And why is gas so cheap now that all the stores have closed?
Dear Word Detective: What is the true origin of the word “towrag” or “toerag,” meaning a rascally type of person? Has it any connection to the nomadic Berber Touareg tribe? Could there be a connection to the towing rag, suspended from a long load in a car or truck? I have even heard it might be related to a strip of cloth used for wrapping around the feet, in place of socks. I would appreciate a definitive explanation. — Irene Brackenridge.
Ah yes, wouldn’t we all? So many questions in life, so few answers. Why do cats invariably climb to the highest point in the room when they feel nauseated? Why does the bank charge so much for bounced checks when, by definition, you have no money? Why does the TiVo always decide not to record the season finale of your favorite show? And if life is such an awesome mystery, how come I’ve never been in a car chase?
You seem to have come up with a variety of interesting possibilities for the source of “toerag” (as it’s usually spelled), but the one tying the word to the Touareg (or Tuareg) people of North Africa has, perhaps surprisingly, more than a glimmer of plausibility. The Touareg, an ancient Saharan tribe, operated the great trade routes across the Sahara desert for more than two millennia until the French colonized the area in the 19th century (an incursion the Touareg fiercely resisted). The European colonization of the region had already given us the British slang term “street Arab” for a homeless, wandering child (“The hero and heroine began life as street Arabs of Glasgow,” 1883), so it wouldn’t be too surprising if colonial encounters with the Touareg had spawned another derogatory term in the streets of London.
Unfortunately, the actual origin of “toerag,” which dates back to the 19th century, is considerably less interesting and more depressing. As a slang term for, as the Oxford English Dictionary puts it, “A tramp or vagrant; a despicable or worthless person,” the epithet “toerag” simply refers to a poor person who wraps rags around his or her feet in lieu of socks. The term initially appeared in the literal sense of a rag wrapped around the foot inside a shoe in about 1864, but by 1875 it had become the synonym for “tramp” it remains today (“All them toe-rags, mate, got the manners of pigs,” Harold Pinter, 1960).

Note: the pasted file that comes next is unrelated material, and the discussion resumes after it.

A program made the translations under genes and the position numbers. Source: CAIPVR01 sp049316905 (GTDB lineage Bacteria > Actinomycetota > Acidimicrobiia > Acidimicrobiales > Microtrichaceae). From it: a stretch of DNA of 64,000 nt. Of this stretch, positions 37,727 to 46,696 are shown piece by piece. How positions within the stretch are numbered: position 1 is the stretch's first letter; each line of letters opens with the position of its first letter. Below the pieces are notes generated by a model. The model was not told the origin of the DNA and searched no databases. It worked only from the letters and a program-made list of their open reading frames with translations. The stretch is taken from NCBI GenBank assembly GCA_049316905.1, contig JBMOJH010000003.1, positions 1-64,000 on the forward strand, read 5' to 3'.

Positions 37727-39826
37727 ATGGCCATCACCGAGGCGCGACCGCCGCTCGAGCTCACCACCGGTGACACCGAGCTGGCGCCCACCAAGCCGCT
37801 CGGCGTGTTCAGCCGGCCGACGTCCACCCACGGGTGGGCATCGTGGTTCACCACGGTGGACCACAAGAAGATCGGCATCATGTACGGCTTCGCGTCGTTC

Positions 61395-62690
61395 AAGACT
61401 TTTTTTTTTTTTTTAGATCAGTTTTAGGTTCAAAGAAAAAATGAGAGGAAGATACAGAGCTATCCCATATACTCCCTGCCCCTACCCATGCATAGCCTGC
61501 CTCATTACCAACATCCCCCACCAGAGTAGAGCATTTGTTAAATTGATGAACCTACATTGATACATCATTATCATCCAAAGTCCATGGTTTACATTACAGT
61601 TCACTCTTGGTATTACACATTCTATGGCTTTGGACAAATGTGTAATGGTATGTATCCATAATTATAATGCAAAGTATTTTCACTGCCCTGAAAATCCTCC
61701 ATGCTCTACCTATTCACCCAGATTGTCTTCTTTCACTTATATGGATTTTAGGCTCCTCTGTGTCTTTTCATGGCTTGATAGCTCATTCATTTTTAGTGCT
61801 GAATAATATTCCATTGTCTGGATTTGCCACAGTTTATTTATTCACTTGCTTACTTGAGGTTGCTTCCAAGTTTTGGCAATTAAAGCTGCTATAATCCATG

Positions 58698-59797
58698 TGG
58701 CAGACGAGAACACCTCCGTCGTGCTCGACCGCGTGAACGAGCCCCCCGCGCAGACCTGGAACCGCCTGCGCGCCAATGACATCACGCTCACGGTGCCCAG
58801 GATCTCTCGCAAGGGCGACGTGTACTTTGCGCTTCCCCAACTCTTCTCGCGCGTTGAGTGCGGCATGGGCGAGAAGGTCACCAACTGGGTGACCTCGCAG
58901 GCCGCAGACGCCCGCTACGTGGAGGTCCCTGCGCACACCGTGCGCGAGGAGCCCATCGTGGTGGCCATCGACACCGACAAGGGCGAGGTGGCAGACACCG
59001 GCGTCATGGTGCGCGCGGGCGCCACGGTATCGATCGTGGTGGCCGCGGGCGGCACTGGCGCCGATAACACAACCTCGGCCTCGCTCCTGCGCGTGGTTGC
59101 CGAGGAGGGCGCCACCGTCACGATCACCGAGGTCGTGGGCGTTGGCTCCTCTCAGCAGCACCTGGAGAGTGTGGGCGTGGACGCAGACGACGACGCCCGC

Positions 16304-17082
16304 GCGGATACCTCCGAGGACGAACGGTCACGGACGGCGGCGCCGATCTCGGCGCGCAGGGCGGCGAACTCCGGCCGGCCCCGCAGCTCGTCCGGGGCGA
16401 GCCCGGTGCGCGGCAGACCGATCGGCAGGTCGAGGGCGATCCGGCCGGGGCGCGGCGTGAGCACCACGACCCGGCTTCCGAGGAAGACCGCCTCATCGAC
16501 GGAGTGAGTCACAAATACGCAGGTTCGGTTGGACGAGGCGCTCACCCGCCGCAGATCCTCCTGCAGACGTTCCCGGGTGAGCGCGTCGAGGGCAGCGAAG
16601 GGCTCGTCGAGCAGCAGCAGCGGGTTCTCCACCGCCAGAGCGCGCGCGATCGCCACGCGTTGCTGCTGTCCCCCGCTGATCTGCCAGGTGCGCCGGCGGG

The equation of poverty and low moral character is, of course, sadly common in the English language, but the state of one’s feet seems especially prominent in the vocabulary of derision. “Down at the heels” has been a metaphor for “destitute” or “failure” since the early 18th century, referring to worn shoes the owner lacks the funds to fix. Similarly, “to be on one’s uppers” is a 19th century phrase meaning “to be broke,” invoking the image of one so poor that the heels of his shoes have worn away entirely, leaving only the upper part of the shoe remaining. To call someone a “heel,” however, simply means that the person (usually an untrustworthy, unscrupulous man) has demonstrated that, as the heel is the lowest, rearmost portion of the foot, he is the lowest form of human being. One can be a “heel” and wear very nice shoes.
Ombra mai foosball?
Dear Word Detective: I was wondering what the history of the word “adumbrate” is. It’s such an interesting word that I was hoping that it would have a good history too. — Talia.
Well, that’s certainly understandable. It’s like looking forward to the first Thanksgiving get-together after your marriage and hoping your new in-laws don’t eat with their feet. A cool word should have cool ancestors, or at least a nifty story about how its parents met (“I was raised Middle English, but one day a charming Romany verb came into our tavern…”). But sometimes knowing a word’s history can dim one’s enjoyment. “Nice,” for instance, is a “nice” word meaning “pleasant or agreeable.” Too bad it originally meant “stupid” (from the Latin “nescius,” not knowing), eh? And if I say that I’m “sanguine” about my favorite team’s prospects for the next season, I mean I’m cheerful and optimistic, which is quite a departure from the one of the word’s meanings in the 18th century, “causing or delighting in bloodshed.”